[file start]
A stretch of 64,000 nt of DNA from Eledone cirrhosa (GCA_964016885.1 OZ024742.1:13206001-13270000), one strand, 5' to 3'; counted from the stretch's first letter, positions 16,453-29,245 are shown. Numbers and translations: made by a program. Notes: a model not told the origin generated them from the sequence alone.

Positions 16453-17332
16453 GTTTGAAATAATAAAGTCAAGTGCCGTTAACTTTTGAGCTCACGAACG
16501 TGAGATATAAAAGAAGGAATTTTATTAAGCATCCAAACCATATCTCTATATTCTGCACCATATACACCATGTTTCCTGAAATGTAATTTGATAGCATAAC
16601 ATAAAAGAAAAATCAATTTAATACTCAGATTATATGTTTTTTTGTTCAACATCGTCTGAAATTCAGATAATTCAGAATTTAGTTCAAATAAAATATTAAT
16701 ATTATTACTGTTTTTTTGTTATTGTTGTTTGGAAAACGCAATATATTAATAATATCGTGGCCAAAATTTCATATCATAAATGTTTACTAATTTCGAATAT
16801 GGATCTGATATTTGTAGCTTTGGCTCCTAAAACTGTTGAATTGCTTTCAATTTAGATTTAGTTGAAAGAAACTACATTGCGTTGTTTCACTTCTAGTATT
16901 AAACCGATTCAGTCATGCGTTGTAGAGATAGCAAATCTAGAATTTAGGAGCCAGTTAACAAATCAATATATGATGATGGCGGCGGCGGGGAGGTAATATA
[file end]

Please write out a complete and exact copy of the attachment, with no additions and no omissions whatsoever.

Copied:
A stretch of 64,000 nt of DNA from Eledone cirrhosa (GCA_964016885.1 OZ024742.1:13206001-13270000), one strand, 5' to 3'; counted from the stretch's first letter, positions 16,453-29,245 are shown. Numbers and translations: made by a program. Notes: a model not told the origin generated them from the sequence alone.

Positions 16453-17332
16453 GTTTGAAATAATAAAGTCAAGTGCCGTTAACTTTTGAGCTCACGAACG
16501 TGAGATATAAAAGAAGGAATTTTATTAAGCATCCAAACCATATCTCTATATTCTGCACCATATACACCATGTTTCCTGAAATGTAATTTGATAGCATAAC
16601 ATAAAAGAAAAATCAATTTAATACTCAGATTATATGTTTTTTTGTTCAACATCGTCTGAAATTCAGATAATTCAGAATTTAGTTCAAATAAAATATTAAT
16701 ATTATTACTGTTTTTTTGTTATTGTTGTTTGGAAAACGCAATATATTAATAATATCGTGGCCAAAATTTCATATCATAAATGTTTACTAATTTCGAATAT
16801 GGATCTGATATTTGTAGCTTTGGCTCCTAAAACTGTTGAATTGCTTTCAATTTAGATTTAGTTGAAAGAAACTACATTGCGTTGTTTCACTTCTAGTATT
16901 AAACCGATTCAGTCATGCGTTGTAGAGATAGCAAATCTAGAATTTAGGAGCCAGTTAACAAATCAATATATGATGATGGCGGCGGCGGGGAGGTAATATA